The Geomblog: On knowledge for knowledge’s sake

Suresh is complaining against the current for-profit trend in research:

The desire for knowledge for its own sake seems almost quaint in these days of interdisciplinary research, justifying one’s bottom line, monetizing one’s research, and so on and so forth.

I read him in the following way: he is afraid that governments will stop giving money for pure research and keep their most generous funding for industrial-oriented research.

I actually disagree in the following way: if you need a lot of cash to do your research, you’ve got to justify the use of the money. Justify it to whom? To the people who give you the money. This seems only fair. If you want to do research for its own sake, and you also want a lot of money, well, tough.

Many people do research using their own time and very little money. They don’t have 10 assistants, one super-computer and a large operating budget. Einstein had none of these things. If you need these things, if you need a large budget, then justify it… explain how it will make the country you live in richer or safer… if you can’t, and still need the money, then beg. Or use a friend’s gear. I don’t know. Don’t claim that the government must fund pure research. I don’t buy it.

No researcher has a God-given right to large funding. In fact, this very assumption is what is killing true research: we’ve come to measure research by how much funding is given. Hence, if no funding is given, no research is done.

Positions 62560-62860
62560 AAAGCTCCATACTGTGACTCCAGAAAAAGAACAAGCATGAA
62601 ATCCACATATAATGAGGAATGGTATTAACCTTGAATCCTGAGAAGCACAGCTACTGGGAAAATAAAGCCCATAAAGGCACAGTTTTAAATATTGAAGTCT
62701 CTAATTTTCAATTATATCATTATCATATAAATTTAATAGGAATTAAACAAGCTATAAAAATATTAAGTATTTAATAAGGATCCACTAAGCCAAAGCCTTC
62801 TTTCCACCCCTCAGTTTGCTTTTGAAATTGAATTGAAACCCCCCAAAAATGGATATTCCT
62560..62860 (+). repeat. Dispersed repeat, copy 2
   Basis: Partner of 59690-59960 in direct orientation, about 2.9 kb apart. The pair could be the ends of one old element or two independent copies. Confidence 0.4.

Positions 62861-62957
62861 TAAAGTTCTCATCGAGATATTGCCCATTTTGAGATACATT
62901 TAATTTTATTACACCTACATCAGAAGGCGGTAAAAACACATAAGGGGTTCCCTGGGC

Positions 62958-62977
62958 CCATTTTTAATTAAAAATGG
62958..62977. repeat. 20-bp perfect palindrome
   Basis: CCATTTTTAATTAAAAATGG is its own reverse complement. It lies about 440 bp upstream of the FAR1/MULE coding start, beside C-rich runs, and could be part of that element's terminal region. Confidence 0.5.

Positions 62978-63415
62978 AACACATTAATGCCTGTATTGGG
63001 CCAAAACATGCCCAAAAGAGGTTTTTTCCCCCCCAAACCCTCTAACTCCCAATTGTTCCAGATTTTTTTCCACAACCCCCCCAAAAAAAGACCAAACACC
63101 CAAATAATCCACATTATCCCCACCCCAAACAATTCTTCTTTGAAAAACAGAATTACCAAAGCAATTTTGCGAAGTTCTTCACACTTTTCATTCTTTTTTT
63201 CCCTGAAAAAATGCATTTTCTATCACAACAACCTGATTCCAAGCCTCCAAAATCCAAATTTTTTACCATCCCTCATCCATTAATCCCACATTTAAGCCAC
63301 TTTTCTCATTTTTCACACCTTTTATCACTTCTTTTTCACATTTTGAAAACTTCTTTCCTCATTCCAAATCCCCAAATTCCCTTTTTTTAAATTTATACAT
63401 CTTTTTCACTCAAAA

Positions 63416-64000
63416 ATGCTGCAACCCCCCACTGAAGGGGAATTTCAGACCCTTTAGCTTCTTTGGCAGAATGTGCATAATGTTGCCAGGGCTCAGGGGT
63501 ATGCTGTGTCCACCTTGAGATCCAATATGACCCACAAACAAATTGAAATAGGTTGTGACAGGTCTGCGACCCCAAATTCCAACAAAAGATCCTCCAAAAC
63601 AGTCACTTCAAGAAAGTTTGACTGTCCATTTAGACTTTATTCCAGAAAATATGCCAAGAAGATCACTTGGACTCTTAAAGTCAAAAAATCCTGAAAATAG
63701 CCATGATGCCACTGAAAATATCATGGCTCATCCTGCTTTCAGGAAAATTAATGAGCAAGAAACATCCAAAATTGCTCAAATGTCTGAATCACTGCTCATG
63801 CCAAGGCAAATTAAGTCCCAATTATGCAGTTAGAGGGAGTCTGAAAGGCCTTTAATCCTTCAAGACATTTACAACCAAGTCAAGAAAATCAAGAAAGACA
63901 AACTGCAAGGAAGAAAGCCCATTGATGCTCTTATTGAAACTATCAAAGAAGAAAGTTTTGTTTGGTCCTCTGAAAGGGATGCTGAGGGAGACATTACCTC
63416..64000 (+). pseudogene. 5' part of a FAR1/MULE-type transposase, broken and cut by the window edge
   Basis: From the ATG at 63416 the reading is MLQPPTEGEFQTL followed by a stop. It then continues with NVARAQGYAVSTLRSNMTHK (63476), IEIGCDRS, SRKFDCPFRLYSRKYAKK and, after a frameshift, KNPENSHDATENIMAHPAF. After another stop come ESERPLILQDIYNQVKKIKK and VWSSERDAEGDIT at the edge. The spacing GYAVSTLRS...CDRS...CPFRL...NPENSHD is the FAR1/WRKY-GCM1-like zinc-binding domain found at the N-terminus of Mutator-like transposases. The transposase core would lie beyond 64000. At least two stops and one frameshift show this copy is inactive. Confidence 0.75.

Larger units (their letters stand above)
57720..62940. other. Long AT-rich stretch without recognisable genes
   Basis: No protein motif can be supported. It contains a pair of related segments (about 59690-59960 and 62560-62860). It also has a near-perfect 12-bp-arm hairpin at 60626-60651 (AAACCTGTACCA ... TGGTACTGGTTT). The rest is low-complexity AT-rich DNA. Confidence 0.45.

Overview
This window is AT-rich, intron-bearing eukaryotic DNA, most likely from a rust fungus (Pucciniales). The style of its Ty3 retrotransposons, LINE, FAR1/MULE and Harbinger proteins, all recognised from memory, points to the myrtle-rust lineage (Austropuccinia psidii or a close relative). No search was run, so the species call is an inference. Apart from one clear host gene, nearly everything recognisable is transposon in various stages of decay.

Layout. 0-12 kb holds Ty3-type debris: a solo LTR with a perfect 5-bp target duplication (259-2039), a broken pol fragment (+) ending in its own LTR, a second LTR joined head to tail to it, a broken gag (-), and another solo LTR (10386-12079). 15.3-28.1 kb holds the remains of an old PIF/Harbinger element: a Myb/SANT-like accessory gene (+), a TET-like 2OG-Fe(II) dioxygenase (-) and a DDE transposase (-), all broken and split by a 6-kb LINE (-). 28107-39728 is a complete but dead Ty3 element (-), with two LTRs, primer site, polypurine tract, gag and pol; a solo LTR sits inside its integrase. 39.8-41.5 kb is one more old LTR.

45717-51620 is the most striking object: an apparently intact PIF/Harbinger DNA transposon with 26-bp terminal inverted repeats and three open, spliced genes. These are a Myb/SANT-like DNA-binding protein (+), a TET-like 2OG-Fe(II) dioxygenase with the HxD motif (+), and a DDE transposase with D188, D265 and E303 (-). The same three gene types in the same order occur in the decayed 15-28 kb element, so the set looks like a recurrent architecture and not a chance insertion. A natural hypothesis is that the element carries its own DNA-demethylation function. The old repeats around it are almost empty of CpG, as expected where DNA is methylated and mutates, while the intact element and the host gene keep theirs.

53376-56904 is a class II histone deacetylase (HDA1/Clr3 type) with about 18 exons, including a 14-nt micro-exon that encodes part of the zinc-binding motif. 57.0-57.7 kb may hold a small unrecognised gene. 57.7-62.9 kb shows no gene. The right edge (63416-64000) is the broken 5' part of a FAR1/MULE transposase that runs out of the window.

I even go the other way: many funding agencies throw their money away without enough care. For example, the current trend to keep funding more and more graduate students on the basis that we are training “highly qualified personnel” is shameful. The government says to the public: we are investing money in training more graduate students because we need them in this new century… but the truth is that we really don’t need that many graduate students and that many of these students would have been better off doing something else with their lifes. My previous post was about Tim Bray… Tim started out in a university project, but as far as I can tell he never was a graduate student. [ Update: indeed Tim doesn’t have a graduate degree.] This was no handicap to him, obviously.

Do I believe in “knowledge for knowledge’s sake”? Absolutely. Do I think that governments must fund “knowledge for knowledge’s sake” above and beyond the funding universities already receive as institutions of knowledge? No.

Where I live, most university professors get to spend half their time doing research. They usually have access to decent computers and related technological support. They even get funding to go to conferences. All of this is pretty standard. I claim that on this basis, they can easily do research for its own sake…

(Sorry Suresh if I misunderstood you.)

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Daniel Lemire

A computer science professor at the University of Quebec (TELUQ).

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